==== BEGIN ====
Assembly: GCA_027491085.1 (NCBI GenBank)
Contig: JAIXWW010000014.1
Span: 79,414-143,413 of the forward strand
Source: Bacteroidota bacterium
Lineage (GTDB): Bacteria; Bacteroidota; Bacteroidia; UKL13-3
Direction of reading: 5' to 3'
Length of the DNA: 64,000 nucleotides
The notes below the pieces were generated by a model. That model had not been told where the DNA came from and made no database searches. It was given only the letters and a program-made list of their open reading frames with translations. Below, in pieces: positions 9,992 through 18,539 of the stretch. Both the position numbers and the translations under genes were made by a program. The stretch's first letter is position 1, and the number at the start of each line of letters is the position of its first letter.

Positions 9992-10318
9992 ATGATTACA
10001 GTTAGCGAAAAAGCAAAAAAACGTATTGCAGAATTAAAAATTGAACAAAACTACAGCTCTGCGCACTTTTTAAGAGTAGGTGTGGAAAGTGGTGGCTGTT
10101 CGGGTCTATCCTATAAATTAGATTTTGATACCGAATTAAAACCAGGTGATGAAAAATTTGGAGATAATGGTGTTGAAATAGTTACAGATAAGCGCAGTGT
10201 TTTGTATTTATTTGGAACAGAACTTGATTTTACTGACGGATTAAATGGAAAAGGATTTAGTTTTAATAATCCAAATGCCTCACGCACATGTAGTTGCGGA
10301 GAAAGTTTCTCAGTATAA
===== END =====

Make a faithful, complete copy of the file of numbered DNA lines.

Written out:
Assembly: GCA_027491085.1 (NCBI GenBank)
Contig: JAIXWW010000014.1
Span: 79,414-143,413 of the forward strand
Source: Bacteroidota bacterium
Lineage (GTDB): Bacteria; Bacteroidota; Bacteroidia; UKL13-3
Direction of reading: 5' to 3'
Length of the DNA: 64,000 nucleotides
The notes below the pieces were generated by a model. That model had not been told where the DNA came from and made no database searches. It was given only the letters and a program-made list of their open reading frames with translations. Below, in pieces: positions 9,992 through 18,539 of the stretch. Both the position numbers and the translations under genes were made by a program. The stretch's first letter is position 1, and the number at the start of each line of letters is the position of its first letter.

Positions 9992-10318
9992 ATGATTACA
10001 GTTAGCGAAAAAGCAAAAAAACGTATTGCAGAATTAAAAATTGAACAAAACTACAGCTCTGCGCACTTTTTAAGAGTAGGTGTGGAAAGTGGTGGCTGTT
10101 CGGGTCTATCCTATAAATTAGATTTTGATACCGAATTAAAACCAGGTGATGAAAAATTTGGAGATAATGGTGTTGAAATAGTTACAGATAAGCGCAGTGT
10201 TTTGTATTTATTTGGAACAGAACTTGATTTTACTGACGGATTAAATGGAAAAGGATTTAGTTTTAATAATCCAAATGCCTCACGCACATGTAGTTGCGGA
10301 GAAAGTTTCTCAGTATAA